We were up early this morning, and thankfully the bad weather that had been forecast hadn’t yet eventuated. We packed the van and left the accommodation as it was starting to get light, and as we headed out towards Invercargill, the sun was rising and looking pretty spectacular over the hills and mountains as we drove.
We basically made a bee-line straight for Bluff, stopping in at the musical toilets in Winton, and then bypassing the metropolis of Invercargill. We headed to an estuary area and scanned the shoreline, spotting a good number of oystercatchers, as well as a few bar-tailed godwit, red knot and a lot of banded dotterel. There were a lot of black swan and a few Royal spoonbill as well, so a good birdy spot. We then headed in to Bluff and had a quick look from Stirling Point to look out over Foveaux Strait – which was lovely and flat! Excellent!
We checked in for the ferry and then boarded on time and headed out of the port. As we did so an Arctic tern was spotted by some, but was so brief we did have enough time to get everyone on to it. We carried on out into the Strait and a few sooty shearwaters started to come past. As we got out a bit further we spotted our first albatross – a Buller’s at that – a new one for the list. With almost no wind there wasn’t a lot of birds flying, but we added a couple of white-capped albatross, a single Southern Royal sitting on the water, several Stewart Island shag, and then several brown skua on the rocks as we passed the Muttonbird Islands. We scanned the rocks for Fiordland crested penguins as we came into Halfmoon Bay, but nothing, except a little penguin in the water.
We docked at the main wharf, grabbed our bags and headed up to the South Sea Hotel to check in. We stowed our gear in the rooms, grabbed our lunches and ate them in the sunshine out the front of the hotel. We then walked up and over the hill to Golden Bay, where we met with our water taxi who took us across to Ulva Island. With the weather still warm and high cloud we were anxious to see as much as possible before the forecasted deterioration commenced. We headed up the trail and within a minute or so had a juvenile saddleback – in the classic jackbird plumage with rusty red-brown feathers. It crept around on the forest floor feeding amongst the leaflitter and we got great views, before it skulked off into the undergrowth. We carried on along the trail and before long were hearing a lot of yellowhead just off the trail. We carried on hearing more, but still of the track, and then we found a group that seemed closer and waited and listened. We were eventually able to get good views of birds not too far off the track, and then a little later another group a bit further along. Of course the robins were trying their best to distract us, and it worked quite a bit of the time! We gradually wandered out to a beach, seeing more yellowhead, saddleback, a few red-crowned parakeet and kaka along the way. We found a couple of the resident variable oystercatchers on the beach, and it wasn’t long before a weka found us! It crept around trying to work out what it could steal…but then decided there were better morsels to be had along the strand line on the beach.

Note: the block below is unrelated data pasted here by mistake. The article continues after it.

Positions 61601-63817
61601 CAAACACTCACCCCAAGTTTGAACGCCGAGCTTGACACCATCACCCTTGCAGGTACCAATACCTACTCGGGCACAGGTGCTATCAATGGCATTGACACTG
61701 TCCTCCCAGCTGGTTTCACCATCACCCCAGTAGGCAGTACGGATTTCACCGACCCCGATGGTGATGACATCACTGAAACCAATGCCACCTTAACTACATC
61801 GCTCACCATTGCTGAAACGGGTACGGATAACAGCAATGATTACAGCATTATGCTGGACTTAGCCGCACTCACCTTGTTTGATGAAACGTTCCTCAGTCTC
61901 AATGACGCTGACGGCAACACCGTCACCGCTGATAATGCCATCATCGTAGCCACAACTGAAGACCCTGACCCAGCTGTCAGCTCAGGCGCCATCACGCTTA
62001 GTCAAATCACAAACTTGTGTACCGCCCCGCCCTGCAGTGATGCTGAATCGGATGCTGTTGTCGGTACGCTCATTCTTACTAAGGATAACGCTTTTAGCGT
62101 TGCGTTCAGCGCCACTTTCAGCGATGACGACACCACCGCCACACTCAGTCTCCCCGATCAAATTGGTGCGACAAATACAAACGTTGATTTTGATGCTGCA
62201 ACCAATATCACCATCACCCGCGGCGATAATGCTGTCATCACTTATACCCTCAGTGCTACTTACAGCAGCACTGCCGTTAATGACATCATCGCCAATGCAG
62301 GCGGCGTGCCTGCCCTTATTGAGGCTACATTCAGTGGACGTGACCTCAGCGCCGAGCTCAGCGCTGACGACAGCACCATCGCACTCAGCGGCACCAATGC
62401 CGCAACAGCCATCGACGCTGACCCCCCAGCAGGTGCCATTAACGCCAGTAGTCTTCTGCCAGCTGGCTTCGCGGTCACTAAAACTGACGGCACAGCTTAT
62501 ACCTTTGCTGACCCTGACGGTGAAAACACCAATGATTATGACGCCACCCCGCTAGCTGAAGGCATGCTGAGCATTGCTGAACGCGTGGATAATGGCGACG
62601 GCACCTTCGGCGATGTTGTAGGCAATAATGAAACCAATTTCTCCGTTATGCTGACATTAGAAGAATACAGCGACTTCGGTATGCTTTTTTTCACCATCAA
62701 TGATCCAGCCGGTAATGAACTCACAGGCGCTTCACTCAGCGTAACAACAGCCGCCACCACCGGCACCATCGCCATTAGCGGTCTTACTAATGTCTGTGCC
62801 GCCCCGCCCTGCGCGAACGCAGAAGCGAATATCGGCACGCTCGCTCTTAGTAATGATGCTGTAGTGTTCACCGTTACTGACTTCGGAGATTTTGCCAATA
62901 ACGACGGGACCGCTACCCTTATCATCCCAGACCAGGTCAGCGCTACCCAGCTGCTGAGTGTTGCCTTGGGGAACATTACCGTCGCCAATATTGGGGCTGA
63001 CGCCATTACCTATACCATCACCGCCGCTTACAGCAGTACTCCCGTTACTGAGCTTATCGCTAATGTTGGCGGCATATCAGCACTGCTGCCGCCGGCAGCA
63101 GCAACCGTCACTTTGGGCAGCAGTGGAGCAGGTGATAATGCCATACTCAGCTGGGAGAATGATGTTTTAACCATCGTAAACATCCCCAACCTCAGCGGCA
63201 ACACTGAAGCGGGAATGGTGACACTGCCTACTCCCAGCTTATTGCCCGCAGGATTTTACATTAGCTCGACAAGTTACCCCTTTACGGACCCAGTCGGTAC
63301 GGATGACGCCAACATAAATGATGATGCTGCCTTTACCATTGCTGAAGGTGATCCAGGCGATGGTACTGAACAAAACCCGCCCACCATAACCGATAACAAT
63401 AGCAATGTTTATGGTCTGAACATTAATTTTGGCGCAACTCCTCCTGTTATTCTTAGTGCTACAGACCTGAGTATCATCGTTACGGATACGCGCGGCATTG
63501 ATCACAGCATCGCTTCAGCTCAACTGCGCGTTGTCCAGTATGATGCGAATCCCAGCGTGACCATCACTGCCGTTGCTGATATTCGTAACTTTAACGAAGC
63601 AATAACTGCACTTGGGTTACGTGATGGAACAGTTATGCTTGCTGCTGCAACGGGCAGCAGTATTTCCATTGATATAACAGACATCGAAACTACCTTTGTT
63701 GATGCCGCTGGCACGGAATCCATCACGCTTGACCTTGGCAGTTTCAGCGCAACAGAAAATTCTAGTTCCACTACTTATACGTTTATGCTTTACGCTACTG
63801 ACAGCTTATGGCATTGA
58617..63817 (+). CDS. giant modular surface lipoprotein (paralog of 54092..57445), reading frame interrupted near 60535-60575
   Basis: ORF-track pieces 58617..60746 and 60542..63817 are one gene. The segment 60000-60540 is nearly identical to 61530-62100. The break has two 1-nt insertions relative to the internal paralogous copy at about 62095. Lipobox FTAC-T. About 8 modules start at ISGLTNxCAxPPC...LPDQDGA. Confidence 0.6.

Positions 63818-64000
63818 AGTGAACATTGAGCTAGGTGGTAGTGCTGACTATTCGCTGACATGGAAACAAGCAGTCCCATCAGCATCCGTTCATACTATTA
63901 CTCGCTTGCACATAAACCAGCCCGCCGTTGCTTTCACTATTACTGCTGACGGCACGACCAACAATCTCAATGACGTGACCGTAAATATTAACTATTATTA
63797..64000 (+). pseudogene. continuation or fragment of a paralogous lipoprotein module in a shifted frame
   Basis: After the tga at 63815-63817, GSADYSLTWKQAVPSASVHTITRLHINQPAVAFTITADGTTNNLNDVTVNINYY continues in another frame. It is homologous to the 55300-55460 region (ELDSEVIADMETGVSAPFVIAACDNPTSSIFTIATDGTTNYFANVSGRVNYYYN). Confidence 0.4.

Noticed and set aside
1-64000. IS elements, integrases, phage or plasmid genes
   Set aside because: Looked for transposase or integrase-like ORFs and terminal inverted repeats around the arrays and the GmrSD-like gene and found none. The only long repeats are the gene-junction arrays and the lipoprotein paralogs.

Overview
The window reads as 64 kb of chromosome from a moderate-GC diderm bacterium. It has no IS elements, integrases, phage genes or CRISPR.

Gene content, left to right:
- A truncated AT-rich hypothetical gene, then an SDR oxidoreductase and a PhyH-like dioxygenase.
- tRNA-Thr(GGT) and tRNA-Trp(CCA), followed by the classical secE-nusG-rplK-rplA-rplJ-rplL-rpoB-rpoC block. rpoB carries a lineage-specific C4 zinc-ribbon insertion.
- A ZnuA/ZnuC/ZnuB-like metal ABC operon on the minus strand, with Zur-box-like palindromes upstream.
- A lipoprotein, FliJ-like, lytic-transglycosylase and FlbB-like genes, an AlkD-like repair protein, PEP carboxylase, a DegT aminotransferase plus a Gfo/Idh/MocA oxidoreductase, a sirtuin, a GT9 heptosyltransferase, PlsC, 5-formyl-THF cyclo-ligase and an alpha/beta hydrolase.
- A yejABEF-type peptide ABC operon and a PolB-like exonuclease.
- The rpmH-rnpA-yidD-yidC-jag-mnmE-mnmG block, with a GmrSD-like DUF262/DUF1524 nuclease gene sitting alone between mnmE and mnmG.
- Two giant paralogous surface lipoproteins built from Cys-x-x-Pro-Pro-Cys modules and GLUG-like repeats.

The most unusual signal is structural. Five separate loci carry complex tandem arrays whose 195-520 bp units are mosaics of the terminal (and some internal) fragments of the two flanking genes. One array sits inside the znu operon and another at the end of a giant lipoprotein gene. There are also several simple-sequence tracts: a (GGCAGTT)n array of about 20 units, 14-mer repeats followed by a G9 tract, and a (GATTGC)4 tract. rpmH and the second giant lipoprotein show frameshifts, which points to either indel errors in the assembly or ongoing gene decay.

We then wandered back towards the other side of the island. We saw more of the same, but also some nice views of yellow-crowned parakeet and a morepork roosting as well. We gradually headed back around to the wharf, just as it started to rain a little – prefect timing. We had seen everything and decided to catch the taxi a little early. We had a little time before dinner, then a great dinner, and then readied ourselves for our kiwi hunting mission. We headed down to the main wharf, boarded the boat with Phillip Smith, and then headed around Acker’s Point and across Paterson Inlet. The weather was still holding thankfully, and as we headed up and over to Ocean Beach the light was definitely fading. Greg led us off down the beach, and almost at the end of the beach was our target! A fantastic female Southern brown kiwi, feeding right out in the open on the beach! She was eating sandhoppers and busy at it! She hardly paused whilst we stood there, just metres away, with a torch dimly lighting her for about 15 minutes. Fantastic views and a beautiful experience.
We moved off and left her in peace, and then headed back up and across to the boat, looking for other birds on the way. It started to rain a little and we had a bit of rolling and spray on the way back, but we had had a fantastic day and our beds were waiting…
Day total – Seen = 65 + 2 heard (grey warbler, tomtit); new for the trip = 7; total for the trip to date = 154
Bird of the day – Southern brown kiwi x5
|The waterfront at Oban on a sunny day is hard to beat|
|Post Office Cove on Ulva Island|
|A yellowhead feeding deep in the shrubbery|
|An adult South Island saddleback|
|A weka tries to sneak in for a look|
|A yellow-fronted parakeet peers down|
|A sleepy morepork at its daytime roost|
|A red-crowned parakeet - possibly a hybrid with yellow-crowned - note the orangey look to the rear part of the red forehead|